(R. 83-2, at 2). Thereafter, the district judge indicated that the matter was before the court for a ruling and he would read his draft order into the record and indicated to counsel that they could "react to it."


The order read into the record by Judge Norgle indicated that the plaintiff had not responded to Chrysler's motion and the ruling was made without the benefit of plaintiff's response. Judge Norgle then granted Chrysler's motion to dismiss the federal case, giving Rosser leave to reinstate within 30 days.


Koepele's (Chrysler's) counsel made no comment with regard to the claim against defendant Koepele set out in Rosser's amended complaint. Babcock's attorney asked the district judge at the conclusion of the hearing whether this dismissal was as to all defendants, claiming, incorrectly3, that Babcock had joined in Chrysler's motion. The judge responded that he was dismissing the federal action as to "Whoever did join in the motion--I have this only in draft form, so I don't have the heading on the order; but, I meant to dismiss the entire matter, with leave to reinstate within 30 days." (R. 83-2, at 4).


In fact, neither Koepele nor Babcock had joined in Chrysler's motion to dismiss. The judge, moreover, seemed to have indicated both that he was dismissing as to whoever had joined in the motion and that he was dismissing the entire matter. The events of June 25, discussed below, make it clear, however, that Judge Norgle intended to dismiss the case as to all three defendants.


The minute entry of the May 13 hearing, docketed five days later, under the caption "Norman Rosser -vs- Chrysler Corporation," with no reference to Babcock or Koepele, states: "Cause dismissed with leave to reinstate within 30 days." No final judgment was entered on the district court docket.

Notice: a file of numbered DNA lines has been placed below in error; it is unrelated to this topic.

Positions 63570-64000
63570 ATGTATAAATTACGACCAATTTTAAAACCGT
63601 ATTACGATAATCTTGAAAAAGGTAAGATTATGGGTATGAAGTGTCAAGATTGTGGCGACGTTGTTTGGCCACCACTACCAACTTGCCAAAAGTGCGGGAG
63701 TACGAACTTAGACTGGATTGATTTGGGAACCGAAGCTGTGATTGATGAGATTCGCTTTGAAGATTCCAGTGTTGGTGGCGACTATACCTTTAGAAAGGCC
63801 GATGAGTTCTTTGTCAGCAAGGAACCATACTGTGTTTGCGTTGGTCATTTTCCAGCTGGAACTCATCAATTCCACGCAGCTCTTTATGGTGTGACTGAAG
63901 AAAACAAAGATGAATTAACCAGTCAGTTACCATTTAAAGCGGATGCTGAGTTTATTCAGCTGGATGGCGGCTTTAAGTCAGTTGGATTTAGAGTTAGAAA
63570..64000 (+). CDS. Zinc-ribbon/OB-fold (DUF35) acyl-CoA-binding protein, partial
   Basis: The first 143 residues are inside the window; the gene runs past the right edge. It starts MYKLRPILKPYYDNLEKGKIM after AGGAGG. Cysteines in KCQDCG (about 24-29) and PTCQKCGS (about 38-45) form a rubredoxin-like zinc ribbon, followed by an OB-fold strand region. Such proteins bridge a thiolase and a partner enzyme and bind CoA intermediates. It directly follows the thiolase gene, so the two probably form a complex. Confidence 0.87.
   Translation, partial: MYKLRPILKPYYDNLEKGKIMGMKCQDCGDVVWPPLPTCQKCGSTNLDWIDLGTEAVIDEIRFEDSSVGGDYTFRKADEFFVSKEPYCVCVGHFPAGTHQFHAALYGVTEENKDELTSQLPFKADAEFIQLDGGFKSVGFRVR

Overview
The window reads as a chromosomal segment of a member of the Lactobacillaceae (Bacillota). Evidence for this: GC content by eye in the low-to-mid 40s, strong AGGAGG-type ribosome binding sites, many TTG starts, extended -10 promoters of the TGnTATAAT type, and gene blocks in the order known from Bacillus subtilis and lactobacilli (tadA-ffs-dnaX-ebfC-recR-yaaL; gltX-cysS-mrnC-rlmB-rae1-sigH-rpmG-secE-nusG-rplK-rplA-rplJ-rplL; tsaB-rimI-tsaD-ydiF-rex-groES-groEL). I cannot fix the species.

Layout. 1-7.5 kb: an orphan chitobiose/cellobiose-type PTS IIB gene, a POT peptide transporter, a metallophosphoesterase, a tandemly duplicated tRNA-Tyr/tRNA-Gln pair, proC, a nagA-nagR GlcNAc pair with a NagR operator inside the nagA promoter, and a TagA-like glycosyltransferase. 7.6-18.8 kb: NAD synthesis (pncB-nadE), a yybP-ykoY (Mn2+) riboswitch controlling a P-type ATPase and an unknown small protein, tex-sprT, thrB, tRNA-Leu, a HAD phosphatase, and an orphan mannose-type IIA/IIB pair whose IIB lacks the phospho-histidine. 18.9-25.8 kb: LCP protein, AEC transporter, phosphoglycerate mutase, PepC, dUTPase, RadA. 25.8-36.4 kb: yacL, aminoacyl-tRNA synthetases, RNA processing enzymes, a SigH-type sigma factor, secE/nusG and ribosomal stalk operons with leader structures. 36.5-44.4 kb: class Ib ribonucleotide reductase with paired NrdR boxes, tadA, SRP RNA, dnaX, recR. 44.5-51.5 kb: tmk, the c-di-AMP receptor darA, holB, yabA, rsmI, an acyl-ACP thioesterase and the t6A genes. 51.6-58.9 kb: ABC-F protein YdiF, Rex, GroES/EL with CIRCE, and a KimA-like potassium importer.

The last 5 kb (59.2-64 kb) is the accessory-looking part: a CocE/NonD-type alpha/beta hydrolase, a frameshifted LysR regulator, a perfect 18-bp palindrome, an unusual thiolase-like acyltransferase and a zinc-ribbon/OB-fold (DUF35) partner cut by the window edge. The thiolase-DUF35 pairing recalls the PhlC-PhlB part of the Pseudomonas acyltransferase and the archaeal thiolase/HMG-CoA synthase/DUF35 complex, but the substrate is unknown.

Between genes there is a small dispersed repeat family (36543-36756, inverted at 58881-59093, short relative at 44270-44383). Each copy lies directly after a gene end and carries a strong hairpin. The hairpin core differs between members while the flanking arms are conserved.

Rosser made a timely filing to reinstate the federal case on May 26, 1987. His attorney, however, failed to appear for the June 5, 1987 hearing on his motion4 and the judge orally announced from the bench that: "the movant [Rosser] has failed to appear. His motion to reinstate is stricken. So ordered." Although this could be interpreted to mean that Judge Norgle was denying Rosser's motion to reinstate, the docket entry for that date states that: "plaintiff's motion to reinstate is stricken from the call " (R. 74) (emphasis added), indicating only that the motion would not be heard on that day. This is borne out by the fact that, without any notice in the record, a subsequent hearing on the motion to reinstate was held on June 25.


At the June 25 hearing, Judge Norgle indicated to Rosser's counsel that:


When you failed to appear on the motion on June 5th, the Court struck the motion. Now, had you appeared, then it would have been routinely granted, because I had previously granted leave to reinstate within 30 days. So, it is only your failure to appear that caused the motion to be stricken and, therefore, not granted.


(R. 83-4, at 2-3) (emphasis added). With regard to plaintiff's lack of attention to the federal litigation the district judge then went on to say that the federal case had been pending for well over two years and was "hardly off the ground." The judge then indicated that because there had been no movement in federal court for more than two years he should "defer to the State Courts and let them resolve all matters pending there ... [s]o, the motion to reinstate Case 85 C 7795 is denied, and this matter is dismissed." (R. 83-4, at 8-9) (emphasis added).